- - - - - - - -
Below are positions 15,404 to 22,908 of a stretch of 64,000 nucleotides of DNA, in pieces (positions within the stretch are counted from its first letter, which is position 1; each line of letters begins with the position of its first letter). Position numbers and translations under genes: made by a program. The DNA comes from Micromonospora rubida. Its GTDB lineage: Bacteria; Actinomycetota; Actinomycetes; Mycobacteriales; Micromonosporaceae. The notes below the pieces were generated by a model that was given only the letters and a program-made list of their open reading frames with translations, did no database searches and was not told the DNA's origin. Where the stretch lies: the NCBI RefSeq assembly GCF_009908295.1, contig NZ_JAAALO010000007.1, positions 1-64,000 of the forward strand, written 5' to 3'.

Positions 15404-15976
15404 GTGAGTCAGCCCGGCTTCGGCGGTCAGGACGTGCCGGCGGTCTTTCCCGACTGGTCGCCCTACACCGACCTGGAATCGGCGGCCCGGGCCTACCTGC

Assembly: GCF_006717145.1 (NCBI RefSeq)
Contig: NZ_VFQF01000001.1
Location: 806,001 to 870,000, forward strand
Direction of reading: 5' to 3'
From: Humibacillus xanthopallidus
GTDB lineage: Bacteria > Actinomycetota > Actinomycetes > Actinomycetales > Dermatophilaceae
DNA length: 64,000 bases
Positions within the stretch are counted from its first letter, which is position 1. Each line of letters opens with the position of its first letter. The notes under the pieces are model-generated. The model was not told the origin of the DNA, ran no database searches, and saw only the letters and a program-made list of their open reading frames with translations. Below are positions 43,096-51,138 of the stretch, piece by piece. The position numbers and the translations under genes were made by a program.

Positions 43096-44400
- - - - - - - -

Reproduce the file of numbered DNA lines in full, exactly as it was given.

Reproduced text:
Below are positions 15,404 to 22,908 of a stretch of 64,000 nucleotides of DNA, in pieces (positions within the stretch are counted from its first letter, which is position 1; each line of letters begins with the position of its first letter). Position numbers and translations under genes: made by a program. The DNA comes from Micromonospora rubida. Its GTDB lineage: Bacteria; Actinomycetota; Actinomycetes; Mycobacteriales; Micromonosporaceae. The notes below the pieces were generated by a model that was given only the letters and a program-made list of their open reading frames with translations, did no database searches and was not told the DNA's origin. Where the stretch lies: the NCBI RefSeq assembly GCF_009908295.1, contig NZ_JAAALO010000007.1, positions 1-64,000 of the forward strand, written 5' to 3'.

Positions 15404-15976
15404 GTGAGTCAGCCCGGCTTCGGCGGTCAGGACGTGCCGGCGGTCTTTCCCGACTGGTCGCCCTACACCGACCTGGAATCGGCGGCCCGGGCCTACCTGC

Assembly: GCF_006717145.1 (NCBI RefSeq)
Contig: NZ_VFQF01000001.1
Location: 806,001 to 870,000, forward strand
Direction of reading: 5' to 3'
From: Humibacillus xanthopallidus
GTDB lineage: Bacteria > Actinomycetota > Actinomycetes > Actinomycetales > Dermatophilaceae
DNA length: 64,000 bases
Positions within the stretch are counted from its first letter, which is position 1. Each line of letters opens with the position of its first letter. The notes under the pieces are model-generated. The model was not told the origin of the DNA, ran no database searches, and saw only the letters and a program-made list of their open reading frames with translations. Below are positions 43,096-51,138 of the stretch, piece by piece. The position numbers and the translations under genes were made by a program.

Positions 43096-44400